Catch small fish, please

Never in all my born days, which include more decades than I care to admit, had I heard such a plea: that someone catch some smaller fish, please.

Here’s the scene: five of us were fishing for bream in a private lake in northern Shelby County near Vandiver and some of the best anglers, which did not include me, were pulling in pan-sized bream.

Then we noticed that several bass were chasing the bream away from the waters where we were fishing, waters just off a pier and a boat house.

Aha, we thought, we need some bream to use for bait to entice the bass.

However, the large bream kept going into baskets, with Bob Collins and Willie Teaford reeling in the most of them. Occasionally Reno Jackson, Jacob McCarley and I would catch one, but still, they all were large bream.

That led to the plea: &uot;Will someone please catch some smaller bream so we can use them to go after the large-mouth bass.&uot;

Finally, two or three smaller bream bit and were captured.

Teaford put the first one on his hook, and shortly he and McCarley, his grandson, joined forces to catch a bass.

We had no scales but the bass had to weigh four or five pounds. The pond’s owner had stocked the waters with bass and had clipped off one of each fish’s small bottom fins as a way to determine how large the bass were growing.

Hence, he asked that if we caught any of those, we release them.

However, the bass reeled in by McCarley, with the hook deep in its insides, was mortally wounded and therefore went into the basket to keep the bream company.

Then another small bream became available and I put it on the hook of a 20-pound test line on one of my reels

a line I had installed after bass had broken weaker lines on earlier trips to the lake. I cast that small bream into the water, held down the rod with my right foot, and continued to fish for bream with another line.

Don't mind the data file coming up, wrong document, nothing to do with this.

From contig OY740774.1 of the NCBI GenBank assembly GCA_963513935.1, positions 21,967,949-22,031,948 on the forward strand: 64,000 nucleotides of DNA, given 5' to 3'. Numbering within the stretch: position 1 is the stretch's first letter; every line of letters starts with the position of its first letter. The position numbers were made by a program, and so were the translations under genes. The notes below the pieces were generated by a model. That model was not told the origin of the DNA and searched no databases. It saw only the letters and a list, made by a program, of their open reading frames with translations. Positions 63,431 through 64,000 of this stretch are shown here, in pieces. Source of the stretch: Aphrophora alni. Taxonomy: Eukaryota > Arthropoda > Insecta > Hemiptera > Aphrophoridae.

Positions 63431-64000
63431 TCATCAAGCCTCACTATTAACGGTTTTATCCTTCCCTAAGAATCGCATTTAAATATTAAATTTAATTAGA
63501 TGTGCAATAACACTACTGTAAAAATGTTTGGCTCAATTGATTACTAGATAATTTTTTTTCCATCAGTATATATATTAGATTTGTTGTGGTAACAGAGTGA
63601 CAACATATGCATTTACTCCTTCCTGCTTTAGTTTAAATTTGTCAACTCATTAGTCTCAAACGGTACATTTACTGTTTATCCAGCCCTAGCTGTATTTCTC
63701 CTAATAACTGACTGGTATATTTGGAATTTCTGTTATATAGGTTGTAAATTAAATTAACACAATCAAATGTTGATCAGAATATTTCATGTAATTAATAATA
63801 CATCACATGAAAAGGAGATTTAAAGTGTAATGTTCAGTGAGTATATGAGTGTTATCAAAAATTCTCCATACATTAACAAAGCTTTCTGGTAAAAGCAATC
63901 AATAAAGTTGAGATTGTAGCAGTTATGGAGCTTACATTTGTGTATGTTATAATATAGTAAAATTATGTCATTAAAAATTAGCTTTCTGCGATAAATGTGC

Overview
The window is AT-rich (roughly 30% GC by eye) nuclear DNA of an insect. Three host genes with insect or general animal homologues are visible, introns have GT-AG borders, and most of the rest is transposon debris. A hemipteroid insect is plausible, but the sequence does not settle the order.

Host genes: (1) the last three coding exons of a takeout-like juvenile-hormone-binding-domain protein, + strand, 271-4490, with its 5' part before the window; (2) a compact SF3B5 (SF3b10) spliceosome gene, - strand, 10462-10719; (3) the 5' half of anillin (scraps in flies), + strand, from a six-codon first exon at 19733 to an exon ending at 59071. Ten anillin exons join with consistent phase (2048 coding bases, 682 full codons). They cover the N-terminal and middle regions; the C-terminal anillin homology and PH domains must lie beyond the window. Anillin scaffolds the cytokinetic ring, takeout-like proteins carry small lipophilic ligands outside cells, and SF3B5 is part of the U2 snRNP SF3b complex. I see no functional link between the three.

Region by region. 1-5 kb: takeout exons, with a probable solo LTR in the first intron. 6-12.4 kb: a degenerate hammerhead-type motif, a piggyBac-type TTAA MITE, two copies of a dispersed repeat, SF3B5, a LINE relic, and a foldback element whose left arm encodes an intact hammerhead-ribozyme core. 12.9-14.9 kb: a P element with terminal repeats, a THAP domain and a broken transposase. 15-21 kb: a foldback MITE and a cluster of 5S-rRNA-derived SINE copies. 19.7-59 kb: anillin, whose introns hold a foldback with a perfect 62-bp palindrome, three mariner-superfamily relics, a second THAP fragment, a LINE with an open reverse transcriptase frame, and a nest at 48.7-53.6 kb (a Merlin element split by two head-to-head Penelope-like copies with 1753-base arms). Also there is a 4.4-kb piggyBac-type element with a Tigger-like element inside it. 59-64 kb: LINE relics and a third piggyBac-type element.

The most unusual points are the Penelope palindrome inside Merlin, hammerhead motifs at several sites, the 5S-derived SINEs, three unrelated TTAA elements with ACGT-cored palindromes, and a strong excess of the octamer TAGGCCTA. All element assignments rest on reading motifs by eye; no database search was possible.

The only problem was that a bass hit that bream hook, but managed to escape just as I got him to the pier. Our estimate was that it was close to two pounds.

Oh well, I thought, that was my only chance for a bass.

Not so. Within minutes the line with the bream for bait took off, I grabbed it and slowly and carefully reeled it to dock-side. Teaford lifted it out of the water for me, and I couldn’t believe its size.

Now, I grew up in Mobile, have fished in salt waters many times and have caught fish much larger than the bass.

However, that was the largest bass ever for me. It is an axiom that anglers cannot always be depended on for their truthfulness, but all of us agreed that my bass weighed at least five or six pounds.

The bass had one of those bottom fins missing, so it had to go back into the lake. Not before, however, Teaford took a picture of it as evidence.

Our fishing trip took place one day prior to the start of the BASS Masters Classic on Lay Lake, which sprawls over Shelby, Coosa and Chilton counties. The winner of that tournament pocketed $203,000 for boating 14 bass totaling 45 pounds, 13 ounces.

Those experts fished for three days, while our outing lasted only three hours. Had we spent three days on the lake, with our luck, 45 pounds would have been child’s play.

Of course, we were fishing in a stocked pond as opposed to Lay Lake, so the comparison isn’t really fair. On our return, after the requisite bragging, a skeptic remarked that, hey, fishing in a stocked lake is like catching fish in a barrel.

Which probably is true, but as one of us responded: &uot;if you want to catch fish, go where the fish are. There’s no point in fishing where there are no fish.&uot;